SOME PEOPLE facing imminent death decide to put their best foot forward, to make the remaining time count.
Corporations confronted with certain demise sometimes behave as courageously. Take the case of American Motors Corp.
Shortly before it was consumed by Chrysler Corp. last year, AMC was completing work on its newest car, the 1988 AMC/Renault Premier.
Renault? Yeah. Too ill to develop new products alone, AMC had been getting help since 1979 from French auto maker Renault.
Renault did much of the engine work on the Premier. Italian designer Giorgetto Giugiaro did the body. AMC provided the car's interior and its unifying concept -- world-class automotive quality at a reasonable price for the American market.
The Premier generated constant excitement at AMC, despite the company's dour circumstances. AMC officials who greeted the new-car project as the savior of their dying corporation continued to work on it with missionary zeal long after it became obvious that the company was lost.
It was a perfect last hurrah. Now called the Eagle Premier, the car is one of the best all-around family sedans in the United States. It runs well against Ford Motor Co.'s Taurus/Sable, Audi's 80/90, Honda's Accord and Toyota's Camry and Cressida models. It is the stuff of tributes.
To former AMC executives Joseph E. Cappy, Jose J. Dedeurwaerder, William E. Enockson, Jerry Sloan and others: You did a superb job in bringing forth the Premier.
To Chrysler Chairman Lee Iacocca and to the many Jeep-Eagle dealers in whose hands the fate of the Premier now rests: You have an indisputable winner. Don't mess it up.
Complaints: Front-seat shoulder harnesses on the test model, the sporty Premier ES, are too loose. Better safety-belt tensioning is needed. Rear shoulder harnesses, absent in the test model, should be installed.
Also, the four-speed automatic gearshift lever is a curious affair. It rises from behind the steering-wheel column in various twists and turns like a misshapen boomerang.
Praise: Excellent value for the money. The craftsmanship in the five-seat test model is impeccable. And what a comfortable, quiet car this is! Long drives in the front-wheel-drive Premier ES are a cinch.
There are three versions of this car -- the base DL, the fancier LX, and the sporty ES. All are true family-mobiles offering low- liftover trunks and 16.3 cubic feet of cargo space. Auto shoppers in the mid-size and full-size category should put this one on their list.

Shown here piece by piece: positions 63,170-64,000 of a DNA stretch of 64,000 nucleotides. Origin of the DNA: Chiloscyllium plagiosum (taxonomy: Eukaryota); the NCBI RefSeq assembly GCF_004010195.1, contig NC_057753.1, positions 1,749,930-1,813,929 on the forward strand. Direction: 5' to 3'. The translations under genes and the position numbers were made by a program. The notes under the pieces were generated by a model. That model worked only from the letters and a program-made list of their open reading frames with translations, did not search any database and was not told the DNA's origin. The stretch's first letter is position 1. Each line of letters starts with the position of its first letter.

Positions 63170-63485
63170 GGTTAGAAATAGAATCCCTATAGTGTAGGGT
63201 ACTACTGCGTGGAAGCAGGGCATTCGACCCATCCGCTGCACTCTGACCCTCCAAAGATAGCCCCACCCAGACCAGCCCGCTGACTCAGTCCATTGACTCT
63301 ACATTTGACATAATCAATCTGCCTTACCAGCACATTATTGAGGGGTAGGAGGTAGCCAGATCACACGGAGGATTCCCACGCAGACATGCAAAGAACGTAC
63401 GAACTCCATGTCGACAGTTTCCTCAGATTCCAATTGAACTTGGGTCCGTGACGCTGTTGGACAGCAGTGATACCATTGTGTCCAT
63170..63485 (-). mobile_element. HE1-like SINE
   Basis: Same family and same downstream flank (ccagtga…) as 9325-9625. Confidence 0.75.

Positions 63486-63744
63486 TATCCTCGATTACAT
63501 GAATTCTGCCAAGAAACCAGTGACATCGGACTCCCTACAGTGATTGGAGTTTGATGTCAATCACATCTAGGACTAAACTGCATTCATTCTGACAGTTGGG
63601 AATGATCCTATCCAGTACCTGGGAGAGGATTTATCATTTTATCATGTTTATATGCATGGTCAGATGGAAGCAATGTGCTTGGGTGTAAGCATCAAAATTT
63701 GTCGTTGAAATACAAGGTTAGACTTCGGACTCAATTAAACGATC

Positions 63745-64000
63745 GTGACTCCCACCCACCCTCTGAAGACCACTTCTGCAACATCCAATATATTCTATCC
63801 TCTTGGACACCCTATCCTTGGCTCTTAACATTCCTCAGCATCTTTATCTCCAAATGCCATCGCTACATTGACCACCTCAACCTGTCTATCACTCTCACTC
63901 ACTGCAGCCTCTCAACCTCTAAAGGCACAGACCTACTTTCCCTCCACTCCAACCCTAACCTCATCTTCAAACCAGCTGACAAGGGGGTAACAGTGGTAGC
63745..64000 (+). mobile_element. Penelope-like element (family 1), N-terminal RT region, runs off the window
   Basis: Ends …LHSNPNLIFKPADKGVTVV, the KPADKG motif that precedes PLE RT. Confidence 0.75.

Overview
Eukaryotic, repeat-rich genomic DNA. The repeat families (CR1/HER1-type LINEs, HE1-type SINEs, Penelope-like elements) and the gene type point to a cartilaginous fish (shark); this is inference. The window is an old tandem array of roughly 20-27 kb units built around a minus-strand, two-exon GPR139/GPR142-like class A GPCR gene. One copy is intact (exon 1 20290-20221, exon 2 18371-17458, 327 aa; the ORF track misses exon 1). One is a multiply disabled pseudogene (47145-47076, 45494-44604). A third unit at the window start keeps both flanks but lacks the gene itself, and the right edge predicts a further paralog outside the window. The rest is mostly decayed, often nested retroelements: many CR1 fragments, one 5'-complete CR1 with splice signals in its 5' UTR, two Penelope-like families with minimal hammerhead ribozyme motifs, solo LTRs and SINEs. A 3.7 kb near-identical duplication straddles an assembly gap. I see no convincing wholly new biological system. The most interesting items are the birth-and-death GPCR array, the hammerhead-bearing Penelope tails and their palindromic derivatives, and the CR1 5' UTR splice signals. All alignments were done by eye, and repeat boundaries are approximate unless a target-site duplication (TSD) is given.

Head-turning-quotient: Likable, conservative styling. Enduring.
Ride, acceleration and handling: The ride is wonderfully smooth. Handling is precise, even in snow. Acceleration is unbelievably good for a family sedan.
The standard engine in the Premier ES is the 3-liter, fuel-injected V-6 jointly developed by Renault, Peugeot and Volvo. It's rated 150 hp at 5,000 rpm. The standard engine in the DL and LX is the Chrysler-built, 2.5-liter, fuel-injected, 4-cylinder model rated 111 hp at 4,750 rpm.
Sound system: AM/FM stereo radio and cassette with electronic graphic equalizer, eight speakers, Accusound by Jensen. Fantastic boogie!
Mileage: About 24 to the gallon (17-gallon tank, estimated 400-mile range on usable volume), combined city-highway, running with mixed loads (one to five occupants) and some luggage.
Price: $17,493, including $2,821 in options and a $425 transportation charge. Base price on the Premier ES is $14,247. Dealer's invoice price on the test model, including options and transportation charge, is $15,249, according to Automobile Invoice Service in San Jose, California.
Purse-strings note: The considerably less expensive DL and LX are just as good as the ES, for practical purposes. Budget-minded folk might consider those models.
Warren Brown covers the automotive industry for The Post.